In the Garden Now: Gold Dust Plant

Monday, February 1, 2016

Gold Dust Plant, Japanese Aucuba, Spotted Laurel or Variegated Aucuba
Text and photos by Victoria Gilleland

Japanese Aucuba makes a statement in the garden. With those gold spotted leaves it’s got to be saying “Don’t miss me!” The dark green shiny foliage of this plant looks like it’s been spattered with yellow paint from a loaded brush. Years ago when I saw my first Aucuba ‘Variegata’ I thought that it must be exotic and hard to grow. It looked like it belonged in a distant jungle. Boy was I wrong!

In our area this is an easy to grow shrub. It likes full to part shade and regular water while it’s getting established but is quite drought tolerant once it’s been growing in a good spot in the garden for a few years. I like the fact that Aucuba will grow just about anywhere in the shade including tucked under larger shrubs and tall evergreen trees. It even competes well with tree roots. The colorful foliage adds light and texture to the garden year round and is especially welcome on dull winter days.


I’ve planted both the species and a named variety called ‘Picturata’ in my garden. ‘Picturata’ sports a gold patch down the center of spotted leaves. Like many variegated plants, this variety is “not stable” which means it could lose its special variegation and revert to the species. For a few years ‘Picturata’ maintained its unique variegated pattern. Eventually a few branches and leaves began to revert to just spotted leaves with no gold patch. If the gardener is diligent and acts when the species leaves and branches appear they can be removed to stem the tide of reversion. I got distracted and did not do this so my ‘Picturata’ has lost almost all of its gold patches on the leaves.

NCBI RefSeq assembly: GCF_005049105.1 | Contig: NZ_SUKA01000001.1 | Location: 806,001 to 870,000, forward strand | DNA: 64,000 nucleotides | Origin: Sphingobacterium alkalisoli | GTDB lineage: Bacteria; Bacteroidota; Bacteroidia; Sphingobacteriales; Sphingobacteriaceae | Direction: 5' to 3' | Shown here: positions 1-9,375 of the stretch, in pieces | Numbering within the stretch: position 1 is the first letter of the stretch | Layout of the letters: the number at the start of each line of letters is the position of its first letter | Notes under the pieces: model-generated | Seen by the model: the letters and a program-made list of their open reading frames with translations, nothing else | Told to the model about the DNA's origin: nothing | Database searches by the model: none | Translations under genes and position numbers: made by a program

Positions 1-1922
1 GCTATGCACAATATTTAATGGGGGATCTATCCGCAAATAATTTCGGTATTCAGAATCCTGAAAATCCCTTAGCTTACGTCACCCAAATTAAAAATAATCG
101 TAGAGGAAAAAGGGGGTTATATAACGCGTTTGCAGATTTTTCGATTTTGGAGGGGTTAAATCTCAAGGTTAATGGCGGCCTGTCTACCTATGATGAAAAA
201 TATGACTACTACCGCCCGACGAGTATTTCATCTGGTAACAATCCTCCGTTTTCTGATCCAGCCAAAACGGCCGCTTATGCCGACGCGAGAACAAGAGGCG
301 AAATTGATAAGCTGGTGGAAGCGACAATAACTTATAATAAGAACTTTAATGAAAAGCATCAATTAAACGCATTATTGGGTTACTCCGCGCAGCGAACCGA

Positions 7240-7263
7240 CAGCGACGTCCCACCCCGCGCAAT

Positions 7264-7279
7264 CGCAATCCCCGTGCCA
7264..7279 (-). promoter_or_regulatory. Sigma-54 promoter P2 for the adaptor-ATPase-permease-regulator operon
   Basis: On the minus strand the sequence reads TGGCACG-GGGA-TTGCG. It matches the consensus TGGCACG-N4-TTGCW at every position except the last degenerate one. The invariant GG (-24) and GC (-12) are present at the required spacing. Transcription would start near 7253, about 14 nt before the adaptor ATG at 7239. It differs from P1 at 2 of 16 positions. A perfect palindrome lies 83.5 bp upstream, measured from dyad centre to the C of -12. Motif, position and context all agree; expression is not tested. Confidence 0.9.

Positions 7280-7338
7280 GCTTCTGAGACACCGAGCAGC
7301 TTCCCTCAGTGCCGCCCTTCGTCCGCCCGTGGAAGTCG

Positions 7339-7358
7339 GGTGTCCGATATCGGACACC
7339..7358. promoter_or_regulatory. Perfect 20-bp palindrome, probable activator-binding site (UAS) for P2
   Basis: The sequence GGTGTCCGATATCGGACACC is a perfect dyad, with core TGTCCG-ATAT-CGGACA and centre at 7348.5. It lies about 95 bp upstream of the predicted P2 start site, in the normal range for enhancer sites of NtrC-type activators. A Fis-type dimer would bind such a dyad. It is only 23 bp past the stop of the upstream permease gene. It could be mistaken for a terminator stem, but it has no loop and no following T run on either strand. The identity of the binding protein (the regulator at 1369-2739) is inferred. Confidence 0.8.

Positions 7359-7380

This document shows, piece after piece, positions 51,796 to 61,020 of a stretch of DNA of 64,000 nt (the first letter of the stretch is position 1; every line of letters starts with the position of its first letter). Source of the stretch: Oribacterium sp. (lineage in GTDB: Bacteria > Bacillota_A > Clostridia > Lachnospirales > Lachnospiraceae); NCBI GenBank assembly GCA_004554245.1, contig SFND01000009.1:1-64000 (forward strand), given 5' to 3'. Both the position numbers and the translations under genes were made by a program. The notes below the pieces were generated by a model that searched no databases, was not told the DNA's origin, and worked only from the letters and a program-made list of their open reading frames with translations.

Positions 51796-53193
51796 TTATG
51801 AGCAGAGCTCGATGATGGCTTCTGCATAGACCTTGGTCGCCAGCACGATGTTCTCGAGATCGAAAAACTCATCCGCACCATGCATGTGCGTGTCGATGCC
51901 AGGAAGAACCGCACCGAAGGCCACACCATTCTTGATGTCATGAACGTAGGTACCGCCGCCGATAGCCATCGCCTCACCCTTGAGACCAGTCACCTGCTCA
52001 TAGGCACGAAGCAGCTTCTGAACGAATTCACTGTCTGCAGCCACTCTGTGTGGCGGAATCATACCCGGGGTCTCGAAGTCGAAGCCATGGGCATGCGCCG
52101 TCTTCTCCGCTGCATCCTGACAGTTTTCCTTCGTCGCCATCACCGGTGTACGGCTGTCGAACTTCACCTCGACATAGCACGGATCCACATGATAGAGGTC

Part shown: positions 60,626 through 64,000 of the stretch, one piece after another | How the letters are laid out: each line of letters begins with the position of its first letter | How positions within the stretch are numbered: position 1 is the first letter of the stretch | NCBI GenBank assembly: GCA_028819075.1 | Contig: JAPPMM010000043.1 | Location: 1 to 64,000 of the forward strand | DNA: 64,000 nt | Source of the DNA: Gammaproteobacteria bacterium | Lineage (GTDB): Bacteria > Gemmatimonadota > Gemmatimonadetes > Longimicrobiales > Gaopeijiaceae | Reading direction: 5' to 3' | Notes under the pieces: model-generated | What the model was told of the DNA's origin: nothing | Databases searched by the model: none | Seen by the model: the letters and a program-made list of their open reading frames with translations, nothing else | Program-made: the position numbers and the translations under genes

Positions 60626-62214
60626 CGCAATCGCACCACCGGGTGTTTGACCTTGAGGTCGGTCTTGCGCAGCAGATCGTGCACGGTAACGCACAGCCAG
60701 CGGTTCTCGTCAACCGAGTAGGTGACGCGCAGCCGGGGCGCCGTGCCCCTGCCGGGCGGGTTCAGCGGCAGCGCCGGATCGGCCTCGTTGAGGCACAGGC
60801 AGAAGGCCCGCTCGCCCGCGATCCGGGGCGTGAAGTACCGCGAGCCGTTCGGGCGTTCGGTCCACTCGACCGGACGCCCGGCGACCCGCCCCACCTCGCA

Picturata reverting to species

You can see the resulting plant in my photo. There are a few ‘Picturata’ leaves towards the base of the plant. The rest of the plant has reverted to the species. I still like the plant and it’s a good example of the reversion of a variegated plant so it’s welcome in the shady south border of my garden where it adds color throughout the year.

Aucuba shrubs are slow growing and typically reach 6 feet high and wide over time. They may be pruned to keep them more compact. They’ve been a healthy addition to my garden with little or no maintenance. If they are grown in too much sun the leaves may scorch and burn, so look for a shady spot for this fine shrub!

Aucuba can be grown in a garden bed, as an evergreen tub plant or even as a houseplant if you’re so inclined. Consider a place for one in your world!

Botanical Name:  Aucuba ‘Variegata’

Note: All parts of Aucuba plants are poisonous if eaten so plant away from children and pet play areas. Explain to your children when they can understand that this plant is to look at not to eat. If you would like more information about plant toxicity check out the Washington Poison Center website.

Victoria Gilleland is the owner of Cottage Garden Designs, a Garden design company specializing in redesign of Residential Gardens, Garden Consultation and Coaching. She has been designing gardens for over 20 years.


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